“We want one man to be always thinking, and another to be always working, and we call one a gentleman, and the other an operative whereas the workman ought often to be thinking, and the thinker often to be working, and both should be gentlemen, in the best sense.
As it is, we make both ungentle, the one envying, the other despising, his brother; and the mass of society is made up of morbid thinkers and miserable workers. Now it is only by labour that thought can be made healthy, and only by thought that labour can be made happy, and the two cannot be separated with impunity.”
– Ruskin, The Stones of Venice
“My dear Reader,—Whether this book is to be of use to you or not, depends wholly on your reason for wishing to learn to draw. If you desire only to possess a graceful accomplishment, to be able to converse in a fluent manner about drawing, or to amuse yourself listlessly in listless hours, I cannot help you:
but if you wish to learn drawing that you may be able to set down clearly, and usefully, records of such things as cannot be described in words, either to assist your own memory of them, or to convey distinct ideas of them to other people; if you wish to obtain quicker perceptions of the beauty of the natural world, and to preserve something like a true image of beautiful things that pass away, or which you must yourself leave;
if, also, you wish to understand the minds of great painters, and to be able to appreciate their work sincerely, seeing it for yourself, and loving it, not merely taking up the thoughts of other people about it; then I can help you, or, which is better, show you how to help yourself.”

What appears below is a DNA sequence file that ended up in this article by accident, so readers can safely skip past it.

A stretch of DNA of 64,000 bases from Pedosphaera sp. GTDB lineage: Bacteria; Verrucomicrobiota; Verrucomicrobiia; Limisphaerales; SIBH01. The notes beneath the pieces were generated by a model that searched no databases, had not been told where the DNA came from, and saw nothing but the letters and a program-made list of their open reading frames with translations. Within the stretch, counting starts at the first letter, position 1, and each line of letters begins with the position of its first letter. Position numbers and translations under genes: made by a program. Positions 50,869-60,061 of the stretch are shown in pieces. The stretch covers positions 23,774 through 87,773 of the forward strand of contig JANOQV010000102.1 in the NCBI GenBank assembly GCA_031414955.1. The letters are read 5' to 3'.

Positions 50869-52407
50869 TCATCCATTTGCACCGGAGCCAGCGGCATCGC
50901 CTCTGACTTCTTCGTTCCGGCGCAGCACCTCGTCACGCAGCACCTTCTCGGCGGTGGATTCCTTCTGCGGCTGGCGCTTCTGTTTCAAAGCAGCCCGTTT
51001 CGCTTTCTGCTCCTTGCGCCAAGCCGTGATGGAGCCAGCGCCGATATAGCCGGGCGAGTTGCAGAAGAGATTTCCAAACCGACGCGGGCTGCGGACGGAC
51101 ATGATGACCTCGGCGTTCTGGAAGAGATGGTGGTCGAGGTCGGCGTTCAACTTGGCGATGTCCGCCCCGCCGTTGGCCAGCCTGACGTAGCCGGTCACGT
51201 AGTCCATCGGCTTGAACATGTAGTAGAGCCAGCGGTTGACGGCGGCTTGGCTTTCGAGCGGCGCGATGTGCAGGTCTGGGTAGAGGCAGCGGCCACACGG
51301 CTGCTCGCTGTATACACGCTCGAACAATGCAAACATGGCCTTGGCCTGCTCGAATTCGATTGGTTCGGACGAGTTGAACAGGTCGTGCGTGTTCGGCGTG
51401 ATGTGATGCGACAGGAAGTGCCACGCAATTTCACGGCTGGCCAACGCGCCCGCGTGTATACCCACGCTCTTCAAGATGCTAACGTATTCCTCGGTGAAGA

-Ruskin, The Elements of Drawing
Ruskin not only wrote feverishly on art, architecture and nature, in both books and letters, but was also a powerful advocate of drawing.
Fun Fact: (brought to my attention by Japan RSA Connector, Tania Coke) RSA Founder, William Shipley, was himself a drawing master!
Ruskin assembled 1470 diverse works of art for use in the drawing school he founded at Oxford in 1871. They included drawings by himself and other artists, prints and photographs. Arranged in a series and placed in special cabinets, they are available to view online (links below)
Ruskin passionately encouraged self inquiry and deep observation; values he felt drawing inspired; as well as developing a close relationship to the natural world and finding value and purpose in your work.
His enthusiasm for drawing also inspired The Big Draw – the world’s largest drawing festival – more on that and this year’s event below!
Messages From The Age Of Steam For The Age Of AI
Many of Ruskin’s messages ring true today as we progress further towards the so called Fourth Industrial Revolution. In exploring our ideas about human value, we also sought to address the question driving the RSA’s education work: